Genetic lab exam 2

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Genetic lab exam 2
2013-12-16 03:37:28
Molecular genetic

Molecular genetic portion of the lab
Show Answers:

  1. What add deoxyribonucleotide to RNA-primer during DNA replication and what direction?
    DNA pol 3, from 3'-5'
  2. What does DNA pol I do?
    Replaces DNA pol III at the end of synthesis, removes RNA primer, and replaces with DNA.
  3. What forms the phosphodiester bond b/w the 3'OH and the 5' phosphate after replacement of RNA primer with DNA on the lagging strand?
    DNA ligase
  4. What is the difference b/w the synthesis of DNA for the leading stand and lagging strand during DNA replication?
    • Leading strand synthesizes continuously
    • Lagging strand synthesizes discontinuously
  5. List the events of DNAs synthesis for the lagging strand during DNA replication.
    RNA pol synthesizes primer>DNA pol III adds deoxyribonucleotides to 3'OH of primers>DNA pol I replaces DNA pol III and replaces RNA primer with DNA.
  6. What is the initial step of DNA replication?
    Helicase unwinds a segment of DNA and breaks the hydrogen bond b/w the two strands.
  7. What held the two DNA complementary strands together?
    Hydrogen bond
  8. What is special about the leading strand replication?
    Continuous synthesis from 5'-3'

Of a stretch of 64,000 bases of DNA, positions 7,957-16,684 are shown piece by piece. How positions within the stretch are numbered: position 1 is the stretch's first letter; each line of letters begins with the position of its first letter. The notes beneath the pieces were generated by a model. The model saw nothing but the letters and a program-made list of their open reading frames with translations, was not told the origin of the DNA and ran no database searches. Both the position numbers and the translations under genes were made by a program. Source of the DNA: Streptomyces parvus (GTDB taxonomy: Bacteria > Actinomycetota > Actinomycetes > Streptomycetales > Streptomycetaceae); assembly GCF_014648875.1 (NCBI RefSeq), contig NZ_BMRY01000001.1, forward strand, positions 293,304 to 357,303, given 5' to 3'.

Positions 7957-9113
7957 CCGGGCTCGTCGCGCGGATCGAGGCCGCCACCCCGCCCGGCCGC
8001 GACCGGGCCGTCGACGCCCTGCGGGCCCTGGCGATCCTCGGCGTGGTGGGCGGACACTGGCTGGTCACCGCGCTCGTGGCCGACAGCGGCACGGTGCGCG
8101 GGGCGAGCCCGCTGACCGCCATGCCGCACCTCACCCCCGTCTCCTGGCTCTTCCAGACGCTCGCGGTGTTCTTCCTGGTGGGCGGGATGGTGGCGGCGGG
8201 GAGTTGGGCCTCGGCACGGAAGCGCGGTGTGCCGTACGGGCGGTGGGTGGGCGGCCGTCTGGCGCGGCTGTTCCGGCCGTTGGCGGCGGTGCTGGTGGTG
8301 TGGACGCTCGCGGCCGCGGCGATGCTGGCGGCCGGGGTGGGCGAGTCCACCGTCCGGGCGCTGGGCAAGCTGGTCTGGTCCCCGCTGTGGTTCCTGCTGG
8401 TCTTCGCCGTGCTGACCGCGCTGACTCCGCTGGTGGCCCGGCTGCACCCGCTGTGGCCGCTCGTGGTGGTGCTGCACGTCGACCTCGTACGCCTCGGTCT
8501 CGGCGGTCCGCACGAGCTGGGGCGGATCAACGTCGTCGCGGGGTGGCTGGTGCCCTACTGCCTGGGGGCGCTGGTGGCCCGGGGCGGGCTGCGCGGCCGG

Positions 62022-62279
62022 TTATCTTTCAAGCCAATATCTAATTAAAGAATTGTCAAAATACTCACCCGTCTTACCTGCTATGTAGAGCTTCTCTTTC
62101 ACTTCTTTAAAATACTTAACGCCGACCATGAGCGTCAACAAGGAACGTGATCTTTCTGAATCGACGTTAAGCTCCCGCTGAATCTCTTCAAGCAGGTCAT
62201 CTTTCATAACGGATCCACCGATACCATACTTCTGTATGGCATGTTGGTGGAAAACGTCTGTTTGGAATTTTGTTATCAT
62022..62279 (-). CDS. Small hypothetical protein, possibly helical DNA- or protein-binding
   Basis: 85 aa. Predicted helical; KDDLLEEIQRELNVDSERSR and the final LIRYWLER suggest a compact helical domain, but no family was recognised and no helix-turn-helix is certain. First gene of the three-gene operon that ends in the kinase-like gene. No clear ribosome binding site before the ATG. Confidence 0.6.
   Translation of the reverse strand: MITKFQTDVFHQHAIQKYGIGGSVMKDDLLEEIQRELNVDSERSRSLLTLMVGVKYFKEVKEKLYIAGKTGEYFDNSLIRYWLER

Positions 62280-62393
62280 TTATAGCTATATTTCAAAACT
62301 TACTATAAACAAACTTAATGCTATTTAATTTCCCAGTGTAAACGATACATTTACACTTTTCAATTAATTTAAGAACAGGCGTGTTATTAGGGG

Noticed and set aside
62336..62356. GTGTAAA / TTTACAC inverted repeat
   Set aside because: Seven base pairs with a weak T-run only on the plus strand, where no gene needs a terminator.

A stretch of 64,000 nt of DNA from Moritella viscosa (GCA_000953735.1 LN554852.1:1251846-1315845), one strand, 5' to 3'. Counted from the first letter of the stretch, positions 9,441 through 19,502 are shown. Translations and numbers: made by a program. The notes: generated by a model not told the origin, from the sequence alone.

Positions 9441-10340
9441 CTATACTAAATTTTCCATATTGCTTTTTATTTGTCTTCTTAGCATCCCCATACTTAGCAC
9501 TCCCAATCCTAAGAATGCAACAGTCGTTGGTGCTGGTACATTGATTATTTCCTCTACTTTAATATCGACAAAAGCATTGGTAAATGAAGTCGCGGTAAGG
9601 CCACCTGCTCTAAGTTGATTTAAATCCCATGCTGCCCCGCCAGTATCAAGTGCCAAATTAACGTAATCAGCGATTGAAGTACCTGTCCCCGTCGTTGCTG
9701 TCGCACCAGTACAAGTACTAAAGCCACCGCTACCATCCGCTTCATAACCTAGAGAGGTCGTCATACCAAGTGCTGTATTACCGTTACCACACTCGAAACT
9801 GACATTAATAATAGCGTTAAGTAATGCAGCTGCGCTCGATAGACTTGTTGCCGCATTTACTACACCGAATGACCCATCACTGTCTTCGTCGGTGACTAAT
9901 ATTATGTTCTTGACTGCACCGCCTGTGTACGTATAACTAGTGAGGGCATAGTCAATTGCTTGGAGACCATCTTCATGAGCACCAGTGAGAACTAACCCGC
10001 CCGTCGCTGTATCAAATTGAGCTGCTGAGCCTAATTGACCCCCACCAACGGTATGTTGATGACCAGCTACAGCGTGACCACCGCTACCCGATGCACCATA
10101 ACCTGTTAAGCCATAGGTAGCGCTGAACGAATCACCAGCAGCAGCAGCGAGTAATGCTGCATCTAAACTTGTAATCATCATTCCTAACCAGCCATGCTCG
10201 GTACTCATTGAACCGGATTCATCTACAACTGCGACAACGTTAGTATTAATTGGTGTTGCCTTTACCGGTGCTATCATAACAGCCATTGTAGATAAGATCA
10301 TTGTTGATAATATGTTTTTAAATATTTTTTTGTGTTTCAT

9. What is special about the Lagging strand replication?
    Can only be synthesized from a free 3'OH
  10. What direction is DNA pol add nucleotides?
    Only from free 3' end of a growing chain
  11. What is the role of RNA-primase?
    Synthesize a short RNA-primer.
  12. What add deoxyribonucleotides to RNA-primer?
    DNA Pol III
  13. How many RNA-primer is required for synthesis of leading strand? for the lagging strand?
    1 for leading strand, multiple for lagging strand.
  14. What enzymes are required for the synthesis of lagging strand DNA during DNA replication?
    RNA primase, DNA pol III, DNA pol I, and DNA ligase.
  15. What is the requirement for DNA Pol III to add nucleotide?
    a free 3'OH
  16. What is a transposon?
    a jumping gene that move from one location on the genome to another.
  17. Who discovered transposable element?
    Barbara McClintock
  18. What fraction of the human genome are composed of TE?
    50% of human genome
  19. How many different types of transposon and what are they?
    • 2 types
    • Retrotransposon and DNA transposon
  20. What enzyme is required for retrotransposon?
    Reverse transcriptase.
  21. What protein is required for DNA transposon?
  22. What is the role of transposase in DNA transposon?
    for insertion and excision in to DNA
  23. What does DNA transposon gene code for?
  24. True/False DNA transposon requires RNA intermediate.
    False, only retrotransposon require RNA intermediate.
  25. What does DNA transposon contains?
    terminal repeats on both end
  26. What does DNA transposase recognize in the DNA segment?
    terminal repeats
  27. True/False Terminal repeats are inverted complement on both ends.
  28. What are flanking repeats?
    foot prints after TE is excited that can alter gene expression
  29. True/False Flanking direct repeats are a part of TE?
    False. they are a part of both TE classes.
  30. True/False Less than 2% of human genome is type II DNA TE.